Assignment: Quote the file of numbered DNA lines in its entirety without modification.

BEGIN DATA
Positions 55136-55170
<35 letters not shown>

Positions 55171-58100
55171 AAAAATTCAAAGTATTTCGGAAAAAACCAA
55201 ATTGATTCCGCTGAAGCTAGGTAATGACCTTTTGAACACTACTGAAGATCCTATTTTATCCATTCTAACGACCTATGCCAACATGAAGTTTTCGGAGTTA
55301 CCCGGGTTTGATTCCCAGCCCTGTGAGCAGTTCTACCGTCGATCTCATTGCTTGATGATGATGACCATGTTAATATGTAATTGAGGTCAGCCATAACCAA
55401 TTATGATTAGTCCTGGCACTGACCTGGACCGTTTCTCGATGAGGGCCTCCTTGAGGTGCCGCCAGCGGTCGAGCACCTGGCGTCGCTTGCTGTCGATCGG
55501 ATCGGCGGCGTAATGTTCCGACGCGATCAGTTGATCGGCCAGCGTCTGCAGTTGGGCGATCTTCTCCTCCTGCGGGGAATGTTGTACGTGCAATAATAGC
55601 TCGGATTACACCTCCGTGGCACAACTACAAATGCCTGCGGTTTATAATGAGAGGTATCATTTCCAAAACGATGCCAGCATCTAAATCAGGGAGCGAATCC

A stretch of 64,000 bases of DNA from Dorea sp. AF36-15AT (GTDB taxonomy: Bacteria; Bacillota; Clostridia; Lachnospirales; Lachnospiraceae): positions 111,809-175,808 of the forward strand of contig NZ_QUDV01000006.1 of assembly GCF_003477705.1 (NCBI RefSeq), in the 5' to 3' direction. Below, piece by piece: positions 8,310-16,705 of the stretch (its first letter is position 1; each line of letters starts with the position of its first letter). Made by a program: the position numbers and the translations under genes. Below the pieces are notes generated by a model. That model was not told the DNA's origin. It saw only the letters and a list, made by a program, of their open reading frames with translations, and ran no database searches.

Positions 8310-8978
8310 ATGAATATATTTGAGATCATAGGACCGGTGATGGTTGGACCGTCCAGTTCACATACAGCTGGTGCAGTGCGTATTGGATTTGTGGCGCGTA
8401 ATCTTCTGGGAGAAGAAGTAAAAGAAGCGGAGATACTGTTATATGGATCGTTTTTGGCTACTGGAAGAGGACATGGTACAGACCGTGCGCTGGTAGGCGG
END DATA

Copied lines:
Positions 55136-55170
<35 letters not shown>

Positions 55171-58100
55171 AAAAATTCAAAGTATTTCGGAAAAAACCAA
55201 ATTGATTCCGCTGAAGCTAGGTAATGACCTTTTGAACACTACTGAAGATCCTATTTTATCCATTCTAACGACCTATGCCAACATGAAGTTTTCGGAGTTA
55301 CCCGGGTTTGATTCCCAGCCCTGTGAGCAGTTCTACCGTCGATCTCATTGCTTGATGATGATGACCATGTTAATATGTAATTGAGGTCAGCCATAACCAA
55401 TTATGATTAGTCCTGGCACTGACCTGGACCGTTTCTCGATGAGGGCCTCCTTGAGGTGCCGCCAGCGGTCGAGCACCTGGCGTCGCTTGCTGTCGATCGG
55501 ATCGGCGGCGTAATGTTCCGACGCGATCAGTTGATCGGCCAGCGTCTGCAGTTGGGCGATCTTCTCCTCCTGCGGGGAATGTTGTACGTGCAATAATAGC
55601 TCGGATTACACCTCCGTGGCACAACTACAAATGCCTGCGGTTTATAATGAGAGGTATCATTTCCAAAACGATGCCAGCATCTAAATCAGGGAGCGAATCC

A stretch of 64,000 bases of DNA from Dorea sp. AF36-15AT (GTDB taxonomy: Bacteria; Bacillota; Clostridia; Lachnospirales; Lachnospiraceae): positions 111,809-175,808 of the forward strand of contig NZ_QUDV01000006.1 of assembly GCF_003477705.1 (NCBI RefSeq), in the 5' to 3' direction. Below, piece by piece: positions 8,310-16,705 of the stretch (its first letter is position 1; each line of letters starts with the position of its first letter). Made by a program: the position numbers and the translations under genes. Below the pieces are notes generated by a model. That model was not told the DNA's origin. It saw only the letters and a list, made by a program, of their open reading frames with translations, and ran no database searches.

Positions 8310-8978
8310 ATGAATATATTTGAGATCATAGGACCGGTGATGGTTGGACCGTCCAGTTCACATACAGCTGGTGCAGTGCGTATTGGATTTGTGGCGCGTA
8401 ATCTTCTGGGAGAAGAAGTAAAAGAAGCGGAGATACTGTTATATGGATCGTTTTTGGCTACTGGAAGAGGACATGGTACAGACCGTGCGCTGGTAGGCGG